featuring an interracial relationship between its main characters is a major deal, and it reflects the changing views towards race and romance held by Americans.
Interracial dating is considered more acceptable and mainstream than ever, and a 2012 survey by the Pew Research Center showed that 43 percent of all Americans believed the rise in interracial marriages had been a good thing for society.
A Pew Research Center study, released Thursday, details a diversifying America where interracial unions and the mixed-race children they produce are challenging typical notions of race.
"The rise in interracial marriage indicates that race relations have improved over the past quarter century," said Daniel Lichter, a sociology professor at Cornell University.
A recent study of profiles submitted to the online dating website showed, for example, that whites are more open to dating Hispanics and Asians than blacks are.
And younger clients are more willing to date outside their race than older clients. A recent report from the Pew Research Center found that one in seven new marriages in 2008 was either interracial or between a Hispanic and a non-Hispanic—unions encompassed by the term "intermarriages." This is double the percentage of intermarriages in 1980, but still relatively low.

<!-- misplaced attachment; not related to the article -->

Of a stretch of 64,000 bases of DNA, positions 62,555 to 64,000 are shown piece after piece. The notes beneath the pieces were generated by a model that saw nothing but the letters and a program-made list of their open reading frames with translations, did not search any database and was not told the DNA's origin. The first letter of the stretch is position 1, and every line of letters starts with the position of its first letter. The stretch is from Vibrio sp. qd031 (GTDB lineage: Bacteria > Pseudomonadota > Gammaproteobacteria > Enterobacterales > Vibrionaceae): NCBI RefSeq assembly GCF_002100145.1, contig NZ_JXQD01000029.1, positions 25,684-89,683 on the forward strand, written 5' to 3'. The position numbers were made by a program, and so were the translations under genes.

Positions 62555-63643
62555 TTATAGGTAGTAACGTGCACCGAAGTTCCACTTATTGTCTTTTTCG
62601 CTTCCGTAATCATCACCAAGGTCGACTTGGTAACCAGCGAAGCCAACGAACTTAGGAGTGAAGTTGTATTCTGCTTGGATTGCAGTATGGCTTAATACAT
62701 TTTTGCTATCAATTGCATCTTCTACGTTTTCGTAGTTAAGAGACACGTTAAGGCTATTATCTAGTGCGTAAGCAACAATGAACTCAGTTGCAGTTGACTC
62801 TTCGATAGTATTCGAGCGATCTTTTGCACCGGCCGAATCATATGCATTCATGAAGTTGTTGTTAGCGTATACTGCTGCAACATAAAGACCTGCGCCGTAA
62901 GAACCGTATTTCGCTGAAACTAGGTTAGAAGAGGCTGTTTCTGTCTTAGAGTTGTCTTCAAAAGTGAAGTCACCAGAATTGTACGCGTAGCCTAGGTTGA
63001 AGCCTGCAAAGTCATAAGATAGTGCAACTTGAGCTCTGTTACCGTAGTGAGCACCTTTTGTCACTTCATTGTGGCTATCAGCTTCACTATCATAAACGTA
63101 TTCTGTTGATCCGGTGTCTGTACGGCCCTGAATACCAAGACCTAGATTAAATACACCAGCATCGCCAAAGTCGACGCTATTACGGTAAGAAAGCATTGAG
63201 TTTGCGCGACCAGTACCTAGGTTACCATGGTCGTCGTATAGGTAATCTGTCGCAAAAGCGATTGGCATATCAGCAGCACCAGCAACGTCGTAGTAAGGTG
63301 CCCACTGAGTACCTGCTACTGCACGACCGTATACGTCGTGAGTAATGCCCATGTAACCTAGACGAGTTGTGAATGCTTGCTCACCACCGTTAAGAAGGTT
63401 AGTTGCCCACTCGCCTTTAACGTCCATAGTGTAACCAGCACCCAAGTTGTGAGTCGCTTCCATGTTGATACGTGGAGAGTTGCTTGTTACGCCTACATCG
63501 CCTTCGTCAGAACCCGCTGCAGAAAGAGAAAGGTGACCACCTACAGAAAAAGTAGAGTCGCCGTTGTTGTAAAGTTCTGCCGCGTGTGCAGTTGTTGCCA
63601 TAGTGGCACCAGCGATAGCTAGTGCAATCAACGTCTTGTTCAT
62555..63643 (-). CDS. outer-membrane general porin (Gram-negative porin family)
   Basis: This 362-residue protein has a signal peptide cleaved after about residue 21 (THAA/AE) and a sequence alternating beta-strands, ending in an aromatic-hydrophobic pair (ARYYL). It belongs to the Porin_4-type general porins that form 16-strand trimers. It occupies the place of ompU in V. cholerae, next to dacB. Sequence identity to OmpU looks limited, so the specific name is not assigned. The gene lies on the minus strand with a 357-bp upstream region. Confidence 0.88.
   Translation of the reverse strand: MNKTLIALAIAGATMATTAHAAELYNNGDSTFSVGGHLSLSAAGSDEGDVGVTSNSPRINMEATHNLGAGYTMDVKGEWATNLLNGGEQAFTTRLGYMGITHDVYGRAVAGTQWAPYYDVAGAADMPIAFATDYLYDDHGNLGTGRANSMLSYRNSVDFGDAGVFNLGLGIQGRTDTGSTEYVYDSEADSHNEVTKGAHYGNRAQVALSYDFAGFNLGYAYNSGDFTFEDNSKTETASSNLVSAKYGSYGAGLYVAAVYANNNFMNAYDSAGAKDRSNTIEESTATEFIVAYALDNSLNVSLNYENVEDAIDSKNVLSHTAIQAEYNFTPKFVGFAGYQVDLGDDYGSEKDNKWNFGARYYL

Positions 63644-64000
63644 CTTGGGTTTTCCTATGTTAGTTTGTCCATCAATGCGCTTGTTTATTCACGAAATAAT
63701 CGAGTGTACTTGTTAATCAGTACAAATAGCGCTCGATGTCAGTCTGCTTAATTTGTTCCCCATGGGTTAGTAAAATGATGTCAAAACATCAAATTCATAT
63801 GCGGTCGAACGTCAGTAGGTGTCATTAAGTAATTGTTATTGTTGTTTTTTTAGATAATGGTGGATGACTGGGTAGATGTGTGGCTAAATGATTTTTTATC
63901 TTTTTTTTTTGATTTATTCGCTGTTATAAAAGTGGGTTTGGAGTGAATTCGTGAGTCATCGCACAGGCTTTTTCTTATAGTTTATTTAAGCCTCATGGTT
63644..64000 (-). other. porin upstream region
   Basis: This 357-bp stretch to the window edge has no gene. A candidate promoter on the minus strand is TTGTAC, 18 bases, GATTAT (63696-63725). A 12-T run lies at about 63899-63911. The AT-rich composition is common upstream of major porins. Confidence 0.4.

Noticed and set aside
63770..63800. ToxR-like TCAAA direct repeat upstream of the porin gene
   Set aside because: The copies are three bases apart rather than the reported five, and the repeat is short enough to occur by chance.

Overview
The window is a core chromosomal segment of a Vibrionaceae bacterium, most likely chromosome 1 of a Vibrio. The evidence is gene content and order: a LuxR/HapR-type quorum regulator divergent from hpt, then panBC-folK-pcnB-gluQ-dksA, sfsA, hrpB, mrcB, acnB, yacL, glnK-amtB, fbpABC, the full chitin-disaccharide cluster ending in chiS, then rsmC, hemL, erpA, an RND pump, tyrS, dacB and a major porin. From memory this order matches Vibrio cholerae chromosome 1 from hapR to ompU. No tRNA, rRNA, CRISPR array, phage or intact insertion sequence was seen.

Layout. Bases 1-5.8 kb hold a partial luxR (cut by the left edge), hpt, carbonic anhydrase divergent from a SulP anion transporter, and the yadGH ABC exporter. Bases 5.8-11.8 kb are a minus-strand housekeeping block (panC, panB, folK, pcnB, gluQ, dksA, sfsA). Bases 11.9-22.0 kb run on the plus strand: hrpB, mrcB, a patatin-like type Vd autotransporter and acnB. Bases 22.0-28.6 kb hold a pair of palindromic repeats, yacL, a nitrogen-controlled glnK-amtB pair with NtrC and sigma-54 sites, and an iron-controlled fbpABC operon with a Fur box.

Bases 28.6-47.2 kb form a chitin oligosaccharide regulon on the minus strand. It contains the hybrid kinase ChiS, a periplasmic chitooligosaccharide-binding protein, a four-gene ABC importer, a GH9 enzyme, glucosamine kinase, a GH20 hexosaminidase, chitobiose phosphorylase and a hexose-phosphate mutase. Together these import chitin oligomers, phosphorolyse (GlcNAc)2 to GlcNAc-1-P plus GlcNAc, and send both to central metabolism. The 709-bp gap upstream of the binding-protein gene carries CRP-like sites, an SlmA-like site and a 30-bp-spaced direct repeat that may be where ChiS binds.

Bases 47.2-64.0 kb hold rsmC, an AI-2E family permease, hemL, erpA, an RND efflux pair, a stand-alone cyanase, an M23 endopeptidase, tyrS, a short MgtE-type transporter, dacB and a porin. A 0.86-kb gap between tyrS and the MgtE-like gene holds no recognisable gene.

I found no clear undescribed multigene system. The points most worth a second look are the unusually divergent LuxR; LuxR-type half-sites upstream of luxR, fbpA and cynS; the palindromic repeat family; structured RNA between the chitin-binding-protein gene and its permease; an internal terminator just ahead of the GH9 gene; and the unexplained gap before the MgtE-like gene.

The participants overall showed high levels of acceptance and low levels of disgust about interracial relationships, and pointed to a strong negative correlation between the two.
Television has already showcased several interracial couples, like Olivia and Fitz on It's even better that the actor playing Maddy is Stenberg, who's been a strong voice when it comes to race and representation for several years now and has become something of a teen role model.
While racial discrimination is still evident, the boundaries separating the major ethnic and racial groups have become more porous.
A recent survey found that young Americans ages 18 to 29 have nearly universal acceptance of interracial dating and marriage within their own families.
"But America still has a long way to go." The figures come from previous censuses as well as the 2008-2010 American Community Survey, which surveys 3 million households annually.
The figures for "white" refer to those whites who are not of Hispanic ethnicity.